CDC open to any suggestions on Ebola

The director of the Centers for Disease Control and Prevention (CDC) said Sunday that his agency will consider any options to ensure Americans are protected from the deadly Ebola virus.

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Director Tom Frieden said on ABC's "This Week” that while the agency is looking closely at suggestions “try as we might, until the outbreak is controlled in Africa, we can’t get the risk here to zero.”

“We’ll absolutely look at any suggestion that is workable and that wouldn’t backfire,” he said. “We don’t want to do something that inadvertently increases our risk by making it harder to stop the outbreak there.”

Frieden said he remains “quite confident we will not have a widespread outbreak” in the United States.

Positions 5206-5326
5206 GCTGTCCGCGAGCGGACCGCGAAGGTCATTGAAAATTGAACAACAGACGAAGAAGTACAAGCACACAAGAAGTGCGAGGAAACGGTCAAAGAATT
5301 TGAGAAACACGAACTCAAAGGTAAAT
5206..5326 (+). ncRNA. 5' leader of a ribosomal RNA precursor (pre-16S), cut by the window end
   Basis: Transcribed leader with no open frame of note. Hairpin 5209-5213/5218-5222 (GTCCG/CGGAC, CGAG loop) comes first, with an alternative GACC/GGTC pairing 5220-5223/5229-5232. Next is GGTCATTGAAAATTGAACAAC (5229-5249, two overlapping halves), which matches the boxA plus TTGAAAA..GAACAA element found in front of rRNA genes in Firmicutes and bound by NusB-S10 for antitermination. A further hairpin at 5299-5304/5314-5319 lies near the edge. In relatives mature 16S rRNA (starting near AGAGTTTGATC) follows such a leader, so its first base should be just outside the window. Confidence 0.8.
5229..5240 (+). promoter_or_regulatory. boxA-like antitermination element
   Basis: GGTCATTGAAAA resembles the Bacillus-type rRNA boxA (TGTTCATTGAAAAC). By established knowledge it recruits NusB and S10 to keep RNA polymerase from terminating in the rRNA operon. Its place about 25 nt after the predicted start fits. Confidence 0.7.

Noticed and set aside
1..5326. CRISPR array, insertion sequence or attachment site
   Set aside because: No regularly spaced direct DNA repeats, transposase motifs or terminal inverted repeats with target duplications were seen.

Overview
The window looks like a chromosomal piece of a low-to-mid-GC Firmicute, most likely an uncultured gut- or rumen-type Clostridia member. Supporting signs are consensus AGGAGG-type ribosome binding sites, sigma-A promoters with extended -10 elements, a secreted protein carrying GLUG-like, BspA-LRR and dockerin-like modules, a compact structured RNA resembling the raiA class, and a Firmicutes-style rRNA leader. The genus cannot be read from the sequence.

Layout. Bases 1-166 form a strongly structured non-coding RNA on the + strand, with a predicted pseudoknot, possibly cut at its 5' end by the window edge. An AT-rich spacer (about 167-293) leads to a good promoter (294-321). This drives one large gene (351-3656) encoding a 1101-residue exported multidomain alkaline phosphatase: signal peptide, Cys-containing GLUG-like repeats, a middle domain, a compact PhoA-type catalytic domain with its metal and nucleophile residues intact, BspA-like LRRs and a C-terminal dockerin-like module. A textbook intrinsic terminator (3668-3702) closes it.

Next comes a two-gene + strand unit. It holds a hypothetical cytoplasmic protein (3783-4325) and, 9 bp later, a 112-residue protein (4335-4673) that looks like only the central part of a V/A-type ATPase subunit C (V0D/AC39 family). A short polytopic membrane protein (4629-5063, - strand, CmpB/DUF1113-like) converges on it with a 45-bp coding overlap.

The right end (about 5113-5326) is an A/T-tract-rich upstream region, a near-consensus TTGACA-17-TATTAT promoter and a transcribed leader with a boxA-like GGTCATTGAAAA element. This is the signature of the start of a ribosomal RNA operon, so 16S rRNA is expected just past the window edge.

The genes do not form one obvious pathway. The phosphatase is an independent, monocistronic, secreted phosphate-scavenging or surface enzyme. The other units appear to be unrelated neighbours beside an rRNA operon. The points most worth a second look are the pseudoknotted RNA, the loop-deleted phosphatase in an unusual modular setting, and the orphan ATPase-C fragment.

“We will stop it in its tracks,” he said.

He said the U.S. healthcare system has infection control in hospitals and formal tracking that isolates people who get symptoms.

He expressed concern that if Ebola spreads more widely to other countries throughout Africa, that will be a bigger risk to the United States.

To that end, Frieden said the U.S. response is ramping up in the region to help those countries contain the virus, he said.

In another interview on CNN’s “State of the Union,” he conceded that Ebola was spreading fast enough in Africa that it was "hard to keep up."

“The virus is moving fast but our response is moving very fast, as well,” he said on ABC.